Sunday, January 01, 2006

bits and bytes

It's been a quiet weekend, here at Casa Wilbur y Houdini. Hootie's snoring has reached acceptable levels for our sleeping, so we've let him back in the bedroom at night. Also, he's eating and drinking again, and he must be feeling better, because he just drank out of my glass. Usually I shoo him away, but I looked on indulgently, relieved that he's (mis)behaving normally again. (We'll be back to shooing tomorrow).

Husband and I celebrated New Year's by hanging out at home and going to bed early. Which was fine until our neighbors turned out their stereo to eardrum piercing volumes at 11:45. So we did ring in the New Year by sharing a kiss at midnight, not exactly a glamorous, end of "Harry Met Sally" moment, but fine by us. We'll have a more exciting New Year's Eve next year, when it doesn't fall on a clergy working night.

If you happen to turn on CNN, yes, the fires in Oklahoma are bad, but somehow the newscaster makes it sound like we're all on the verge of evacuating (we're not). Please pray that some of that rain in the West comes our way, but it doesn't look good. The weather service is saying there's no real chance of rain for two weeks. Winds were high today and the temperature was in the mid-seventies. As I drove back from Guthrie, I could see clouds over OKC--I thought it was rain, but it was one of those weird dust storms. The sky turns a sort of pinkish brown and it's just odd and creepy. Thankfully I came back from Guthrie before the highway patrol closed I-35 because of a fire nearby. There are fires near Guthrie tonight, as well as some in the Oklahoma City metropolitan area, and it's too windy and dark for Chinook helicopters. Difficult conditions.

It's been a full week--I presided at a memorial service on Tuesday, and concelebrated at a wedding this morning (the deacon was the bride). And I had an email from a seminary friend saying she had taken a secular position, and noting that "her call to ministry was ended." So the New Year begins, with all the mixed feelings for those of us wandering around the church, but with hope always in the One in whose name we can trust above all others, on this Feast of the Holy Name, and every day of the year.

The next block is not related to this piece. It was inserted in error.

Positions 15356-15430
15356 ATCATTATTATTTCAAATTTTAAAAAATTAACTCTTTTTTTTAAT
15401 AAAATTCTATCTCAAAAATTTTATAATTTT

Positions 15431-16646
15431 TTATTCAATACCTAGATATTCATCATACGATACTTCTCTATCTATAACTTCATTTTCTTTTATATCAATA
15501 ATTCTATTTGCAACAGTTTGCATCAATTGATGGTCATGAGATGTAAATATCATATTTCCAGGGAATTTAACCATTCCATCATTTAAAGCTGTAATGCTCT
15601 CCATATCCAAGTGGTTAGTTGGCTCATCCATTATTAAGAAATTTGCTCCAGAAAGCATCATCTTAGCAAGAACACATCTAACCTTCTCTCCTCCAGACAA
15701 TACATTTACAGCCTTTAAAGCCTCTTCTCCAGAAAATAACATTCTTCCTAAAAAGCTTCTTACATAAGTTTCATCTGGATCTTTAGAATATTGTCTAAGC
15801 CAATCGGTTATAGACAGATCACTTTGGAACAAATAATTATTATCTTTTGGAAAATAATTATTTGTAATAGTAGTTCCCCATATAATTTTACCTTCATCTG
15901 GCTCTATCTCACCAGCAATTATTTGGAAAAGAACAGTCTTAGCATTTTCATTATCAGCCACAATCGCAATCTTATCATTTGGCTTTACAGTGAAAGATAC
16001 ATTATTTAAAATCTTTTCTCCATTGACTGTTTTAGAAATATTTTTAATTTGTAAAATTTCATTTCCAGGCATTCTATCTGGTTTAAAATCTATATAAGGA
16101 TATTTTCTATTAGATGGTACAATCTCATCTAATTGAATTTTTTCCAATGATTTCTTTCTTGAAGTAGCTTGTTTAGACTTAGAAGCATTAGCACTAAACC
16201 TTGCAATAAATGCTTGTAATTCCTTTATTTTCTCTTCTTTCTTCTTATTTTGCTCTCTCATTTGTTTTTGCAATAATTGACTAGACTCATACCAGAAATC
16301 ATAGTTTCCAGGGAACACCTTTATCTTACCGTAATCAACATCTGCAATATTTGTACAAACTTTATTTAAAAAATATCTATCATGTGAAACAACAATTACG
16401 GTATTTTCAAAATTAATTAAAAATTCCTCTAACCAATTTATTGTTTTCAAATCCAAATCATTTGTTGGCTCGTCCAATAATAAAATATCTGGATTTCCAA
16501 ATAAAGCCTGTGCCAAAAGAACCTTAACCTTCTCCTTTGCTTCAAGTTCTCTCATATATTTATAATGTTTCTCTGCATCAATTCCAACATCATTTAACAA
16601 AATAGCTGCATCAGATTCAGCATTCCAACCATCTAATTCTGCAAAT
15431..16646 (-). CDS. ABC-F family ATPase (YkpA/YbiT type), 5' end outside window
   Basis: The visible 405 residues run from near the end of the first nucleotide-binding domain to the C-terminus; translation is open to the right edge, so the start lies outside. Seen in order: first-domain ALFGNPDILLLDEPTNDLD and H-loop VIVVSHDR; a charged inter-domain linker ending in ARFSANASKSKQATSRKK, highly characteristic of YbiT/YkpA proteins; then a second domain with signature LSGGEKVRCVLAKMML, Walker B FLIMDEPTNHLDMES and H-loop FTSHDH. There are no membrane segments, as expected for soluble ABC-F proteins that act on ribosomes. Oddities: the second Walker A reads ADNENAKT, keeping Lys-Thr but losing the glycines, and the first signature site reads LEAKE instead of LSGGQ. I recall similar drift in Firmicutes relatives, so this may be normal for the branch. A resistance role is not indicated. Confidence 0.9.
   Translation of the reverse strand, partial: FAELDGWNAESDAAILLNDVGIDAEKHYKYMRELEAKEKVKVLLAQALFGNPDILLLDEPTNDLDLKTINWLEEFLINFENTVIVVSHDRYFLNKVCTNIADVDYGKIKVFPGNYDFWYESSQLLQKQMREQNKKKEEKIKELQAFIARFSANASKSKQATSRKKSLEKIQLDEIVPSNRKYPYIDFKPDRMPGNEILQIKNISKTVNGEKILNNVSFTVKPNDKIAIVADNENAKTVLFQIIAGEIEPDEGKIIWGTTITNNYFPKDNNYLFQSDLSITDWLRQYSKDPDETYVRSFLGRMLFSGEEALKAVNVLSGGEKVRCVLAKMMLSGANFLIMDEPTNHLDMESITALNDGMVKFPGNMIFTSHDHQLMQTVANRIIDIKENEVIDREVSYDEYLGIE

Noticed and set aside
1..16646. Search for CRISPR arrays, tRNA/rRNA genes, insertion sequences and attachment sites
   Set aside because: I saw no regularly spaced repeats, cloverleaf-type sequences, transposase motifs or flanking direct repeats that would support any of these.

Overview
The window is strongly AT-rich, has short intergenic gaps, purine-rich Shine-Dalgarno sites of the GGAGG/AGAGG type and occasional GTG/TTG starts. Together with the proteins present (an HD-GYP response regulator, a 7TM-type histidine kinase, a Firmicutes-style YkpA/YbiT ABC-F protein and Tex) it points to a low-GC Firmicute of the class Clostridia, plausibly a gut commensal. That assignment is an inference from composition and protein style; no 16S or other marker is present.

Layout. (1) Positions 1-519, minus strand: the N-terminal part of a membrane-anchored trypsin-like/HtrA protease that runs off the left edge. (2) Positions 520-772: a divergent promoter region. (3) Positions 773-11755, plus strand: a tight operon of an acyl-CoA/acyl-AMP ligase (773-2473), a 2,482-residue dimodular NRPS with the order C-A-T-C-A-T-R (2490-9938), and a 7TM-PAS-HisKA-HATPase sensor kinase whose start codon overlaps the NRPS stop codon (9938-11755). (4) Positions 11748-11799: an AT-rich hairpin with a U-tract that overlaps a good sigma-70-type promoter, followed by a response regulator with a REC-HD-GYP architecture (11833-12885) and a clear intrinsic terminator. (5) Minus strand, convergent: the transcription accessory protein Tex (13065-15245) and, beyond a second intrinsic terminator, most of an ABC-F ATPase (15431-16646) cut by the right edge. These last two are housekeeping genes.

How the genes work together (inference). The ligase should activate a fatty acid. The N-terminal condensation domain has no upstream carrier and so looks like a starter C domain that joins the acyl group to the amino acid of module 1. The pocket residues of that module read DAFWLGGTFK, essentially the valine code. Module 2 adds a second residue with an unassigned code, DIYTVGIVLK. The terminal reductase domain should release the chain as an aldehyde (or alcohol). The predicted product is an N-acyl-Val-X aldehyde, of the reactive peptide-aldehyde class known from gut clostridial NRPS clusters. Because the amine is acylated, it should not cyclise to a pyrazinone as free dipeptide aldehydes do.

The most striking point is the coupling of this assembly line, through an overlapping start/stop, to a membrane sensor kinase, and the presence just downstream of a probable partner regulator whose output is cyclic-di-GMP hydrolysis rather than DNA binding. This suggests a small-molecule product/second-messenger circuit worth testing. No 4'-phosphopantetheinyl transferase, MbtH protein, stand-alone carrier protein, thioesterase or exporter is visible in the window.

At 9:11 PM, Anonymous peripateticpolarbear said...

my neighbors set off fireworks. Happy New Year.

At 9:16 PM, Blogger Emily said...

Why is it that so many New Year's stories start off with "my neighbors. . .".

There were fireworks in the neighborhood, too, briefly, before common sense took over. Um, fire danger critically high, anyone notice the brown grass and the clouds of smoke?

Happy New Year to you!

At 10:46 PM, Blogger Charlotte said...

I would *love* to send you some of the rain from just north of here. (We're not getting quite as much right here, thanks be.)

I would say that I can't believe that people would still set fireworks in that, but I've seen some pretty stupid behavior here during wildfire season.

At 11:38 PM, Blogger Susan said...

So glad to hear Hootie is getting back to normal. There is nothing worse than a sick fur baby!

Just for the record, we didn't hear a peep out of any of our neighbors - we must live in a boring neighborhood, lol.

Happy Knit Year!

At 7:13 AM, Blogger Kay said...

No fireworks from my neighbors either. Just their normal chatter. Unfortunately, I live in a duplex with a thin wall. Ugh!!!!

At 5:08 PM, Blogger Annie said...

Somebody nearby was setting off huge fireworks--the kind that boom. Living close to town but not in town is a very dangerous place to live during burn bans. There was at least one fire nearby. Too close for comfort, really. Why people don't get it, I cannot understand!


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